A person standing in the snow on a glacier next to a small red plane
The Denali Glacier landing is pretty cool.

Sample Itineraries for Denali National Park

I recommend spending two to three days in Denali for most visitors. If you only have one day, you’ll spend most of it driving, for example if you’re making a quick stop at Denali on the drive between Anchorage and Fairbanks. You need at least two days to take the bus tour into the park because it leaves early in the morning and takes the whole day. There are still things you can do if you don’t have that much time! I’ll also include what to do if you have more time.

How to spend one day in Denali National Park

If you really only have one day and can’t spend a night in Denali, I recommend starting at the visitor center and learning about the park. Make sure to visit the sled dog kennels too!

If you’re a hiker, I highly recommend the Mt Healy hike, which has incredible views of the entire area and is a good bet for a short visit.

If you’re driving between Anchorage and Fairbanks, make sure to stop in Denali State Park for incredible views of Denali the mountain. They’re well signed from the highway.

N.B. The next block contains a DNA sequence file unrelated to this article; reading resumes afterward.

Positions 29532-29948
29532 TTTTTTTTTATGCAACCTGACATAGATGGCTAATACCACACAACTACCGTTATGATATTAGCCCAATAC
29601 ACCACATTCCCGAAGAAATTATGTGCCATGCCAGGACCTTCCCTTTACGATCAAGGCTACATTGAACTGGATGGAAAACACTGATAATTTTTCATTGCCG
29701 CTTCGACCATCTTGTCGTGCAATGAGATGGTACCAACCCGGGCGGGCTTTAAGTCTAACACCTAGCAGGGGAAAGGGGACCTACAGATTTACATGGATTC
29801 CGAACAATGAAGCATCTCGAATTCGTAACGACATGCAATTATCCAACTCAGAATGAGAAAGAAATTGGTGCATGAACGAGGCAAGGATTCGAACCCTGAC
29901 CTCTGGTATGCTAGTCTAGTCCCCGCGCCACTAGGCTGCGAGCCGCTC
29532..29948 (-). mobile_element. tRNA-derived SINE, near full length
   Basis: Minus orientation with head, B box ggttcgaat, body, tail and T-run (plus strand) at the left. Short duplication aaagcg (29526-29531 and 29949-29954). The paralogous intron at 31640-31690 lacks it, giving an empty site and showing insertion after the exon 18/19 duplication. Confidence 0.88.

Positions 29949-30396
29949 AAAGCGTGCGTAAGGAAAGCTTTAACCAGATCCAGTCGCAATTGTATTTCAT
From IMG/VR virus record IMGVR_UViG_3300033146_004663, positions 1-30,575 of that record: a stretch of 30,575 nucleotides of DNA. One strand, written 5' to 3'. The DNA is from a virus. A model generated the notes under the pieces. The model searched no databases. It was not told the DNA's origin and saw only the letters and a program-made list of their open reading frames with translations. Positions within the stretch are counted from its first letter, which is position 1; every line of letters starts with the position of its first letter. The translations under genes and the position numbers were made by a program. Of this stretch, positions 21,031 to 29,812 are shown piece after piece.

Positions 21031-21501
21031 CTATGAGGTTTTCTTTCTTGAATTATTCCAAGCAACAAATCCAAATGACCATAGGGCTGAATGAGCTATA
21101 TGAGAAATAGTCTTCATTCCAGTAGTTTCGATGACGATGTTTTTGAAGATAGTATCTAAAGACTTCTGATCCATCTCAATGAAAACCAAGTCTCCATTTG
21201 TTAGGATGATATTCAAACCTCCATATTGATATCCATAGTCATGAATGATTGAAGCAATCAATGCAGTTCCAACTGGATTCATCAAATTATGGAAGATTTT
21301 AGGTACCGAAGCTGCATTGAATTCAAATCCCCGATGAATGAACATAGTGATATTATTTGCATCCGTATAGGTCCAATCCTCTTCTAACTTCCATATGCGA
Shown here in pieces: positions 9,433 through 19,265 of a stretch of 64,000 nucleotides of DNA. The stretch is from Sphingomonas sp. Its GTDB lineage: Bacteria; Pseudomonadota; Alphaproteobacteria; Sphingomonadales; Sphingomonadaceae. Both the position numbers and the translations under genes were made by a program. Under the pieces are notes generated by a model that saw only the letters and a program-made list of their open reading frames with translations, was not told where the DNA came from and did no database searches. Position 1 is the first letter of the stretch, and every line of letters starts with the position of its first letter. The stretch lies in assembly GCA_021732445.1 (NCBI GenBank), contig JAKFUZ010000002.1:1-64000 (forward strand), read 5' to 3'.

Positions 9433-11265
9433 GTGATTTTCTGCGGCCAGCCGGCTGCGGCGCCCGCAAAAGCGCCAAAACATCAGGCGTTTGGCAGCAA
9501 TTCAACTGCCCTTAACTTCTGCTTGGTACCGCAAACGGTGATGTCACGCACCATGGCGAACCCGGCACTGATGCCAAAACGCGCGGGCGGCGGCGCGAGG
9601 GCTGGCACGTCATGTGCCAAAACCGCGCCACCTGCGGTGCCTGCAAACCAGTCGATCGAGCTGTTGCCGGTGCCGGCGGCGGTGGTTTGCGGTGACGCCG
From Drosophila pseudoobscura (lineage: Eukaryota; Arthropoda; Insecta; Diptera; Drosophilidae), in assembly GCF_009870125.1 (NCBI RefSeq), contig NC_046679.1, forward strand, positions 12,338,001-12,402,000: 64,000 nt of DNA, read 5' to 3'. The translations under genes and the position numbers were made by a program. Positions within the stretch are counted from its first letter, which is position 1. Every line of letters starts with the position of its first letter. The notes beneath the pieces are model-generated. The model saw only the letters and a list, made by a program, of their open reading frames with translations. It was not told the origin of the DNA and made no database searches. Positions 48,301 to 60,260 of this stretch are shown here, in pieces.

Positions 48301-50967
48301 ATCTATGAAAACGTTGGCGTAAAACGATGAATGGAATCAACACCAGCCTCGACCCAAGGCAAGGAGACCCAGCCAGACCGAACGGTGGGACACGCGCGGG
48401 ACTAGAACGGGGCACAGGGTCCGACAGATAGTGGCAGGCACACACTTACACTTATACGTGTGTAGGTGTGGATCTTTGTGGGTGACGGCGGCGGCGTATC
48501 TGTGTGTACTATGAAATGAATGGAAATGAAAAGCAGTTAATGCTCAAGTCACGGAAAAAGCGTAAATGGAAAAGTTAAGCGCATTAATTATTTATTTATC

Two Day Itinerary for Denali National Park

Day 1

On your arrival day, get oriented by stopping at the visitor center and learning about the park. If you’re a hiker, check in with the rangers about what they’re currently recommending for the best hikes in the park. Make your way over to the sled dog kennels to meet the amazing dogs and take in this unique national park experience.

Find lunch in the entrance area if you didn’t bring food with you and then head for the Mt Healy Overlook, which is a wonderful trail with incredible views of the entire area. There are also several other more mellow trails around the entrance area.

In the evening, don’t miss the evening ranger programs in the campgrounds which are an excellent way to learn even more about the park!

Day 2

Today is your day to take the bus tour into the park! Make sure you have this reserved far ahead of time and bring all the food you need for the day with you. On the transit bus, you can get on and off and go for a hike in different places (ask rangers for current recommendations). If you’re on a narrated tour, the day is a bit more structured.

No matter what, you have excellent chances of seeing wildlife, particularly bears, moose and caribou. The landscape is spectacular and you’ll be blown away by the rugged beauty of this incredible place.

Three day itinerary for Denali National Park

If you have three days to spend in Denali, I recommend keeping Day 1 and Day 2 the same as above. You definitely want to do the bus tour on your middle day.